This year, my younger sister and I are playing a few pieces for the rest of the family on Christmas (don't tell them, it's going to be a surprise!). Since she's not a musically inclined person, I've arranged several very simple tunes that can be played as solos or duets for me and her. I've picked songs that are easy to play, and will sound good on the instrument (another chronic problem with elementary-level recorder: crappy song selection). I firmly believe that anyone can learn at least one of these songs by Christmas, if they want to. With that in mind, I'd like to share them with you, the non-musical blog reader. Think of it as an opportunity to do something you never thought you could, and impress your family at the same time.
If any of this is looking like a good idea to you yet, here's what you need to do now: 1) Get a friend or family member to collaborate with. If you can't find one then you can play any of these songs solo and it'll still sound fine, but it's more fun with two people. 2) Get recorders. Start by looking around the house; odds are, you already own one. If not, you can buy a decent-quality one at any music store for about five bucks. Trust me, it's money well spent. As for the second recorder, it'd be nice to get an alto. They're quite a bit bigger than normal recorders (technically known as "soprano recorders"), and play lower notes. Again, start by checking around the house. If you don't already own one, they're a bit more expensive; you're probably looking at 25-35 dollars for a reasonably nice one. If that's too pricey, don't worry. You can get two sopranos and still make music together.
If you don't remember how to play the recorder, here's a simple fingering chart. If you're playing the soprano, compare the note on the page to the top line of the chart, and it will show you what holes should and shouldn't be covered by what fingers. For playing the alto, use the second line.
Now, you need some music. I arranged five traditional songs for SA recorder duet, two of which are playable by SS duet and all of which can be played by a Soprano recorder soloist. These are all easy enough for even a complete non-musician to learn in an hour or less, if my sister's ability to pick them up is any indication. We'll start with the easiest: Song of the Nuns of Chester. For this one, you don't even need to be able to read music to play! Figure out the note fingerings using the chart above. Play all the quarter notes (the ones with the filled in heads) with the same rhythm, so that each one lasts as long as any other. For the half notes (the ones with the hollow heads), play them at least twice as long as the quarter notes, but feel free to hold them even longer if you want. When you get to the next to last measure (the third- and fourth-to-last notes on the Soprano line, with the straight line over them), play it and then start over at the beginning of the song. When you get there the second time, skip that measure (those two notes) and play the last measure instead. Try to only breath where there are apostrophes after a note. That's all there is to it!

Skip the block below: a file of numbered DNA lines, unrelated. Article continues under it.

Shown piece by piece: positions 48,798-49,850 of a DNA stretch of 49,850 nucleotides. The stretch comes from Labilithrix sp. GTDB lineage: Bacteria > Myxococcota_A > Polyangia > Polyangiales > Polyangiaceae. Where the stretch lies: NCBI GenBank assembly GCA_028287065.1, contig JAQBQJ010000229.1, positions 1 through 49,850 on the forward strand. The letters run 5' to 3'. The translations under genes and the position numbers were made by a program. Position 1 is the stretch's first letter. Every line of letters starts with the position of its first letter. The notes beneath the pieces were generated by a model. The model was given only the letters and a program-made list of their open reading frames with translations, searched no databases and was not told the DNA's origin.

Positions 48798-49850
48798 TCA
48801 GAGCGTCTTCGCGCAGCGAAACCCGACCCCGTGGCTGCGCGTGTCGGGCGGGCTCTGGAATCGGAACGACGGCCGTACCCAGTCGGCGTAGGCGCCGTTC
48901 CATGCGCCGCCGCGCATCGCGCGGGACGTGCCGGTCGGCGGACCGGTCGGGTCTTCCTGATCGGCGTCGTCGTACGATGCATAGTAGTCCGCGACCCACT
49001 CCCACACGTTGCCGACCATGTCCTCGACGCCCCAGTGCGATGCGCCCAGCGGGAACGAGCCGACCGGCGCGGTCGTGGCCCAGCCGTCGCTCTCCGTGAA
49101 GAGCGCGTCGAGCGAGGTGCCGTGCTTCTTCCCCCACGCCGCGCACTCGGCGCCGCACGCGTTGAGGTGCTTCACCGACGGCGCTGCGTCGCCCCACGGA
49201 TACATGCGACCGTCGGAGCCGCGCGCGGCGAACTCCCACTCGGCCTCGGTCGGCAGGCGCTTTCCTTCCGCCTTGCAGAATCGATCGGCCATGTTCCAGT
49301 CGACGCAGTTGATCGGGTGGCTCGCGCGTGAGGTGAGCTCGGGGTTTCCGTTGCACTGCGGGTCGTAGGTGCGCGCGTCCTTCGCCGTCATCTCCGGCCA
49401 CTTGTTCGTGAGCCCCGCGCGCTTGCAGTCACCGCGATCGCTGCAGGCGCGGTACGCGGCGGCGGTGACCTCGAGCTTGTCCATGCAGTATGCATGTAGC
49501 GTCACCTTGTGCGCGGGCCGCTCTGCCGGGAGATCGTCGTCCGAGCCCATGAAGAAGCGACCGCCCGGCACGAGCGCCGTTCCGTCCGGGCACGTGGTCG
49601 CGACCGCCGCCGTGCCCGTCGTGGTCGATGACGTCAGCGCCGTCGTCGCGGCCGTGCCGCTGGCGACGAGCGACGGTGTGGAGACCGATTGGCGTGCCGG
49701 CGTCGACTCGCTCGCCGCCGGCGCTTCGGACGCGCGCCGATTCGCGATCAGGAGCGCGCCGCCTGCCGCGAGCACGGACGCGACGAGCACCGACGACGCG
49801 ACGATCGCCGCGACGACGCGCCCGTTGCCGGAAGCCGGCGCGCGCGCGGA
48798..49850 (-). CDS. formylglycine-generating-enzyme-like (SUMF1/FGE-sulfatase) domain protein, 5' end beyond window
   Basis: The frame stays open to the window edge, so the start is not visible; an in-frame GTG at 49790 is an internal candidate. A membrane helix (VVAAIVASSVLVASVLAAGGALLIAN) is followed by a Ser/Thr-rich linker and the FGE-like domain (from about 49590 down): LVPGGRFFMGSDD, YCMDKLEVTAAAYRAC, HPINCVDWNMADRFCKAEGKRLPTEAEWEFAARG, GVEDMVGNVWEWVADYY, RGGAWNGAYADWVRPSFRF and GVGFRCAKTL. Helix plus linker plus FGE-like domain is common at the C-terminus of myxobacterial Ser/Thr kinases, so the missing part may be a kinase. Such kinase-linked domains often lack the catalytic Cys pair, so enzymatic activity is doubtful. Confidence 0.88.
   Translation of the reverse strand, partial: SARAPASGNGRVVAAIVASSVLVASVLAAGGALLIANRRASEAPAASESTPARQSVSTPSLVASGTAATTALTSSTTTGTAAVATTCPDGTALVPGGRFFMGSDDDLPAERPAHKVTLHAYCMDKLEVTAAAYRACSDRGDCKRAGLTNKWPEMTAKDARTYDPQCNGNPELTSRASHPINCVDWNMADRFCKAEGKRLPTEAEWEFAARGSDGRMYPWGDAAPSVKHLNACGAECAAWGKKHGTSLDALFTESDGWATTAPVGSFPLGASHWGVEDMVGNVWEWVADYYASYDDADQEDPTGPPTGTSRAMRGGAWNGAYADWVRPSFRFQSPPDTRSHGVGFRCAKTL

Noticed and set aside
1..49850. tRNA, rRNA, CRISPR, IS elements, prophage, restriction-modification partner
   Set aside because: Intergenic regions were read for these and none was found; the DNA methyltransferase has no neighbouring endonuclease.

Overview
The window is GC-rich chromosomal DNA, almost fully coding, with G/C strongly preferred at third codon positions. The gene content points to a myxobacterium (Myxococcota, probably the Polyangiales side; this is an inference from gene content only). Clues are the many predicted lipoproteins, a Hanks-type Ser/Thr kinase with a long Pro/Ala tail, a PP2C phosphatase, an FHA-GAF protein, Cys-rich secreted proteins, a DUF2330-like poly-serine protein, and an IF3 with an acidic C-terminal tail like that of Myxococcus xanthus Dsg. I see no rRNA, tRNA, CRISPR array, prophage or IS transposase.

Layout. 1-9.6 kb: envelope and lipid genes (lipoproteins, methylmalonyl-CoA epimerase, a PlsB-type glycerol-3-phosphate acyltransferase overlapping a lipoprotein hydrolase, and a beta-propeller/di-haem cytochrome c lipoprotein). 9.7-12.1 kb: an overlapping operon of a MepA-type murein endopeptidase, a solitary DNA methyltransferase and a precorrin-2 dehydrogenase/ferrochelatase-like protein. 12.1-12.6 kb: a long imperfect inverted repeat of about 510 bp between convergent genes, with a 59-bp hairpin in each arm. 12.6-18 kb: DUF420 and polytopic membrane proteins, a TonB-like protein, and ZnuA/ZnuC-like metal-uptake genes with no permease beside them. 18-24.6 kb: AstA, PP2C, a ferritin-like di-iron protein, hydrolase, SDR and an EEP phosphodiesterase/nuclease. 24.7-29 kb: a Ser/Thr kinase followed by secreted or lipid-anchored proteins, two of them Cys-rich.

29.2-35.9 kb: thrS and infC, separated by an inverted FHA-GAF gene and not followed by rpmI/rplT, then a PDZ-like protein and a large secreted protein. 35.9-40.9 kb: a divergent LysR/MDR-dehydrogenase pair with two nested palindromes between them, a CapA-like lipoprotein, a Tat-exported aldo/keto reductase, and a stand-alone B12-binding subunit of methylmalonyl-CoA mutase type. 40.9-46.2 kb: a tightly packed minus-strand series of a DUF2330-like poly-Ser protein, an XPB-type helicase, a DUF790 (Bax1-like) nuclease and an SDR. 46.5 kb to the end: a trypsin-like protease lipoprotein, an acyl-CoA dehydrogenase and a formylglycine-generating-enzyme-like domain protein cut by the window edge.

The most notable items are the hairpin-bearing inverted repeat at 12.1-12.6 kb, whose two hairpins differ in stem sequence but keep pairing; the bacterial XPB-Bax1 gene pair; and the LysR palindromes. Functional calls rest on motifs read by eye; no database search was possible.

For those of you who can read music, however poor you may think you are at it, these are the other songs we're doing: This Endris Night, Blessed Be that Maid Marie, How Vain the Cruel Herod's Fear, and A Kiss for the Baby. If all you've got are two Soprano recorders, there are SS arrangements of both A Kiss for the Baby and How Vain the Cruel Herod's Fear. Whoever is the better player should take the second soprano line in both of those, as the part sits low in the instrument's range.
All of these tunes have been arranged so that they only use easy-to-play notes and don't contain any really tricky fingering jumps. If you're willing to try, I honestly believe that anyone, regardless of talent level, can learn to play any of these songs with only a little effort. In case the titles didn't give it away, they're all religious tunes. But, they're also all instrumental. If you don't emphasize the "Jesus-y" aspects of the holiday season, do like I do and just don't tell anyone the names of the pieces. "This is a tune from 1500s England" is how I often present tunes like these.
Just like creative writing requires you to be willing to embarrass yourself, so does music. If you decide to try one or more of these tunes on Christmas, there's no guarantee that it will go well. But one of the wonderful things about music is that sometimes, who's performing is just as important as what they're doing, or how well they're doing it. If you play one of these songs for a parent, a sibling, or even a good friend, I promise that no matter how poorly you do, it will be something they'll never forget. And for my money, memories like that are the greatest gift any person can give.
Happy holidays, everyone.